In the last 20 years, our country’s national debt has exploded. In 2001, when George W. Bush took office, the national debt was $5.8 trillion. It took around 225 years — booms, busts, depressions, wars, etc. — to amass that much national debt. In just eight years, Bush and a compliant Congress doubled the number to $11.7 trillion. In Barack Obama’s two terms, another $8.6 trillion was added. During the past four years, Donald Trump and Congress fought many battles, but not over this: In that time, America’s future was mortgaged to the tune of another $6.7 trillion. Today, the national debt is around $27 trillion, a four-fold increase in the last two decades. That doesn’t count unfunded mandates. And there is no end in sight.
Whenever human beings gather to accomplish a task, any task, without strong and effective oversight, a natural evolution takes place. Whether it be in business, academia, philanthropy or government, every activity morphs from the original goal to self-aggrandizement. In government, this process is particularly toxic. There are no profits, let alone a profit motive. No concern with productivity. No incentive to turn off the proverbial lights. No measure of success. No motivation to end counterproductive activities.
Add to this mix the influence of public employee unions. Franklin Delano Roosevelt and Harry Truman were opposed to them for reasons that long ago became apparent. The goal of all unions is self-preservation – just as management’s is to maximize profits. But public employee unions add two other noxious elements to the mix: (1) defending job incompetence and (2) heavy-handed involvement in the electoral process in a search for pliant politicians who can help them achieve their objectives by spending ever more of the public’s money.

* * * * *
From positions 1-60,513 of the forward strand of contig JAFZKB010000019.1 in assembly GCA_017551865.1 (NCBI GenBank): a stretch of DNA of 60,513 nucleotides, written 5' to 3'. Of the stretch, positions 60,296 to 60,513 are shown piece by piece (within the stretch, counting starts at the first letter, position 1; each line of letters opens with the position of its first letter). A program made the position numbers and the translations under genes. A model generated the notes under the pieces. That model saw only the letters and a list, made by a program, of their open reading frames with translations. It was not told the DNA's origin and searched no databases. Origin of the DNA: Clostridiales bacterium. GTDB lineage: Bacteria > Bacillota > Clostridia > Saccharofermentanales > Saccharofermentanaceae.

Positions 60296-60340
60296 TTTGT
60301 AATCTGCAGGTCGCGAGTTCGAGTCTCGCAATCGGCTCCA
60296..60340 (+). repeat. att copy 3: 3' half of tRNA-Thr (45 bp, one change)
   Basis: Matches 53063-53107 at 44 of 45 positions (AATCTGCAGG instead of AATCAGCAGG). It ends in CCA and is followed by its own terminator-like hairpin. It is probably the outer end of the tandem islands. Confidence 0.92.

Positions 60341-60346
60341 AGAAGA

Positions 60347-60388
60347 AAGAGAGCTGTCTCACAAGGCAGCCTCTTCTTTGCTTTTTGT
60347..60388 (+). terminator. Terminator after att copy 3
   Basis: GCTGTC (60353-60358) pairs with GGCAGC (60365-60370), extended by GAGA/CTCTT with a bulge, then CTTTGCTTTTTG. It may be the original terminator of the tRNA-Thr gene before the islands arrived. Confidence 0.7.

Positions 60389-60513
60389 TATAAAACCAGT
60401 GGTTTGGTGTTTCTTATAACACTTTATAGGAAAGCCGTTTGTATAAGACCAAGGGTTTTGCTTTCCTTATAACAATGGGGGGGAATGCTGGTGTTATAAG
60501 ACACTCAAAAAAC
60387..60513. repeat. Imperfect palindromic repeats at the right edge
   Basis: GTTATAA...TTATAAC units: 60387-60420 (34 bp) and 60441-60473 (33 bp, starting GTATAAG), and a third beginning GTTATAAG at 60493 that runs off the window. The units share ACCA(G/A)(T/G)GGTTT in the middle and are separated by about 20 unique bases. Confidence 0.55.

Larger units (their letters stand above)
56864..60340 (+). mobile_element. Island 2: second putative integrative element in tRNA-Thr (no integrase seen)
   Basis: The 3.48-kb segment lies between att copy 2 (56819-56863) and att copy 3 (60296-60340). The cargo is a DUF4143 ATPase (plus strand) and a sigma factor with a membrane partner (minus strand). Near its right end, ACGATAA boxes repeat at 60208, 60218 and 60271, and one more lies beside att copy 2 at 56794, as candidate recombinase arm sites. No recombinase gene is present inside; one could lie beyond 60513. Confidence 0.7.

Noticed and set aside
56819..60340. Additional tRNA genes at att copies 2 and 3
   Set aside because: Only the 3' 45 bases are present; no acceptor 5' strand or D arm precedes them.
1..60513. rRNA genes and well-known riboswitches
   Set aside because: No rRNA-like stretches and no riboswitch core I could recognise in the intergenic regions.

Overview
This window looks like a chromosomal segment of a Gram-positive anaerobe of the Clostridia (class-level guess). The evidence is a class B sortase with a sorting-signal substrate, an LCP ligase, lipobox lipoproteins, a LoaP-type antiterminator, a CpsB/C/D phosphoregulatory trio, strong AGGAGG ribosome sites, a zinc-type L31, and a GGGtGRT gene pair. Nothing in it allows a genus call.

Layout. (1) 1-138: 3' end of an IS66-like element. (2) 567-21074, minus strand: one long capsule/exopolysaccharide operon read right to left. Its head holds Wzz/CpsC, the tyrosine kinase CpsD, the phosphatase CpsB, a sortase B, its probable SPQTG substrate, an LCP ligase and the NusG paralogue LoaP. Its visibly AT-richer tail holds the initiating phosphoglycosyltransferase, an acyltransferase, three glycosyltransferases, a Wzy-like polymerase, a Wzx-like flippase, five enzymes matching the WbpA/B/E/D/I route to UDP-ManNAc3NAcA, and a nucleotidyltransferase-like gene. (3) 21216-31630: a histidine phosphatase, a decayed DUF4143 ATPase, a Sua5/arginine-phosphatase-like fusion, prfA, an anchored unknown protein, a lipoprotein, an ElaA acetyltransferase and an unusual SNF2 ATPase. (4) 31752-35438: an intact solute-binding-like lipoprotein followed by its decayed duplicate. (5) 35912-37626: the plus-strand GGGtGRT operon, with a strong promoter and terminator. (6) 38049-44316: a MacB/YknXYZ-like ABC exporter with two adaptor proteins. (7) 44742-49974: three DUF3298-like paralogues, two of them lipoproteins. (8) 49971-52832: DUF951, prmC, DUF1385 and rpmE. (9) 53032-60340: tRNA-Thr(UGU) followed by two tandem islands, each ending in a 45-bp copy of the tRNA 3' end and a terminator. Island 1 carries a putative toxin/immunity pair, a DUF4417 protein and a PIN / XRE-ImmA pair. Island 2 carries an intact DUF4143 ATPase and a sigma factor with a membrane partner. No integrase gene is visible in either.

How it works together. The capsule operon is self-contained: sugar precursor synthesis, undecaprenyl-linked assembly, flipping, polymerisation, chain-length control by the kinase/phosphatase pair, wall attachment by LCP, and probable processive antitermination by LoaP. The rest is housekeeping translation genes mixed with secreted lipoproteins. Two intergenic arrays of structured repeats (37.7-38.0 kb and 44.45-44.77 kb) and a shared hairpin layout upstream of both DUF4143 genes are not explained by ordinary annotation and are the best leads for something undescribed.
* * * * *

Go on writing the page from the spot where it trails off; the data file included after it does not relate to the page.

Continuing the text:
Now, out of the blue, the experts-for-hire have a new scheme to justify continued fiscal irresponsibility: modern monetary theory. It holds that so long as interest rates are lower than inflation rates, politicians can spend away. That is not a theory. It is idle wordplay, and the victim of such sophistry is the American taxpayer – and future generations of American taxpayers.
Never in our history has fiscal soundness been more important. The exploding annual deficits of the last 20 years have produced a national debt as a percentage of the gross domestic product that is as high as it was during World War II even though our nation is at peace. Moreover, many severely underfunded programs such as Social Security and Medicaid are not included in today’s debt calculations, although they should be.
The passage of a 5,593-page must-pass-quickly bill in December was indisputable evidence that the national debt will never be addressed from the top down. That legislation was sent to the Senate two hours before the vote. Who can read 2,800 pages per hour, 47 pages per minute? How can responsible lawmakers vote on bills they have not read? While our political leaders have repeatedly told us how important this bill was to the survival of so many Americans, they delayed the bill for months for political reasons. A crucial-to-the-survival-of-so-many-Americans pork-filled bill? Some $10 million to Pakistan for “gender programs”? Another $700 million to Sudan for Lord knows what? And on and on and on.